From early childhood, young children reason about race and their social world and develop a moral understanding of fairness and injustice, equality and inequality with input from those around them. Young children perceive much more than we realize: Research shows infants as young as three months old show racial preferences that turn into racial discrimination in elementary school without intervention.
In a recent study, my team and I interviewed approximately 400 white mothers in the Minneapolis metro area in the month following George Floyd’s murder in May 2020. We found that a majority of respondents were racially silent. , making no mention of Floyd’s murder or its impact on their home or community in response to an open-ended question about current events affecting their family.
Of the parents in the study who mentioned Floyd’s murder or the unrest, most mentioned race vaguely but did not point out the long-standing racial injustice in the US police force. Only 17% of white parents in the study used color-conscious or power-conscious parenting language or strategies, meaning only they directly recognized race, racism, or Black Lives Matter in discussions with their children. .
The results of this study showed that most white Minneapolis mothers interviewed avoided discussing Floyd’s murder or systemic racism with their children, despite the high-profile event that occurred in their community. When parents and other adults remain silent about race, it communicates apathy or approval of racism, even if this is not the intention of adults.
Importantly, the study also found that the level of racial identity development of white parents was closely related to how they socialized their children. The subset of parents who used color-conscious and power-conscious parenting showed more advanced white racial identity development than other parents based on their responses. In other words, it appeared that white parents raised their children around race only to the level of their own maturity in dealing with racial information.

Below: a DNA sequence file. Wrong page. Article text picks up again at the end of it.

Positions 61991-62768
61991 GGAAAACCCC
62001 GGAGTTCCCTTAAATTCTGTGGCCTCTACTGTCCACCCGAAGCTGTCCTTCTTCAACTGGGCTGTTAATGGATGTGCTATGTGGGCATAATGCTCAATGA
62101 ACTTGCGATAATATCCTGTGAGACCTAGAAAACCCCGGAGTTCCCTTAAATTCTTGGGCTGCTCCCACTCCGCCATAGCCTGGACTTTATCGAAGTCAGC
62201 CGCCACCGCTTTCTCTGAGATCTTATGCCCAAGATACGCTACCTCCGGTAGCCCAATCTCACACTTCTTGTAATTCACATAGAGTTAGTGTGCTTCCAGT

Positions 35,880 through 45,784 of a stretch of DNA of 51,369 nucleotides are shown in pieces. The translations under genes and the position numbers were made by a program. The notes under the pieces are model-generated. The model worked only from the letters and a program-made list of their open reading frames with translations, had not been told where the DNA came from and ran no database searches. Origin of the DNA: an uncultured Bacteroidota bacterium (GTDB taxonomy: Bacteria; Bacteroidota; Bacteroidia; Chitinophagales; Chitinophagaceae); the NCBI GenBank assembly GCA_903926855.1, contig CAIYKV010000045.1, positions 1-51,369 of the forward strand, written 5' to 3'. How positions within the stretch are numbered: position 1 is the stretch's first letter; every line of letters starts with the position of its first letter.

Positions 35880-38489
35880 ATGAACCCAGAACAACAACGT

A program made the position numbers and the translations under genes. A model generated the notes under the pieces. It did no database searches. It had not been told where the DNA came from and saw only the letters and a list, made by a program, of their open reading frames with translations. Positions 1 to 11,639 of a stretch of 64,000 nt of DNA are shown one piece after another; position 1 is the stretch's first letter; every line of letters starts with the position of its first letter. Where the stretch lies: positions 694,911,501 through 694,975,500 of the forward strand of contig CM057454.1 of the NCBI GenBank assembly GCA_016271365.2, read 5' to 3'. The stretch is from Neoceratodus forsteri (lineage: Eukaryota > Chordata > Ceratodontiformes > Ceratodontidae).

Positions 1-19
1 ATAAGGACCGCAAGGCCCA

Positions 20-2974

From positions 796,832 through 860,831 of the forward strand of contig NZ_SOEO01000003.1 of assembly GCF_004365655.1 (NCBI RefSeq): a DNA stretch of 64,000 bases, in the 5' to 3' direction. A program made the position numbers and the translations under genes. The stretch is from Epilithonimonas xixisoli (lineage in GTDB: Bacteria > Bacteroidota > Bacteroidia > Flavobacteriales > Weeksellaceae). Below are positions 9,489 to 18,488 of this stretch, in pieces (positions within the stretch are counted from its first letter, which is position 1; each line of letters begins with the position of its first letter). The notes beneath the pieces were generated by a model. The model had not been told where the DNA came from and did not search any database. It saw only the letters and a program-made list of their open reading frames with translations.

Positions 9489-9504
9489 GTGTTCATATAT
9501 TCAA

Self-reflection + courageous parenting
So what can parents, especially white parents, do to help their children become anti-racist? The results of this study suggest a two-pronged solution: active self-reflection to develop a healthy white racial identity coupled with courageous anti-racist parenthood.
A white person has a healthy white racial identity when they are fully aware of systemic racism, recognize their own racial privilege and role in perpetuating racism, and engage in self-reflection, self-education and other anti-racist actions. White parents looking for this personal growth can join a local chapter of an anti-racist organization or use an anti-racism workbook.
The other part of this solution is for white parents to explicitly recognize race and racism with children. A common misconception is that having conversations with children about racism will make them racist, when in fact the opposite is true. Such conversations are essential in giving them the skills they need to detect and challenge their own prejudices and the prejudices that surround them..
Adults teach children concepts like fairness and injustice and justice and injustice, but these lessons often take place in the context of abstract conversations at home or at school. Children need concrete examples to deepen their understanding of these concepts related to race and racism.
White parents can use everyday experiences and events in the media to provide children with real-life examples of justice and injustice, accountability and anti-racist action. They should also instill empathy in children by humanizing the victims of police brutality and racism. Mr. Floyd was someone’s father, son, brother, friend and neighbor, and white children need adults in their lives to help them imagine how they would feel if he had. been their father.
If you are new to conversations about race or racism, it can also help you make a plan for how to have a discussion with your children. Short, frequent conversations that occur naturally during good learning times work better than a long discussion on the topic.
Race matters in the United States because racism still exists. Parents, especially white parents, can play a role in fighting racism because of the power and privileges they hold in our racialized society. Taking the time for honest personal reflection and explicit conversations with children about race and racism (including your own) is, in and of itself, an important act of anti-racism.
Gail M. Ferguson, Ph.D. is Associate Professor at the Institute of Child Development at the University of Minnesota, Twin Cities, where she directs the Culture and Family Life Lab.
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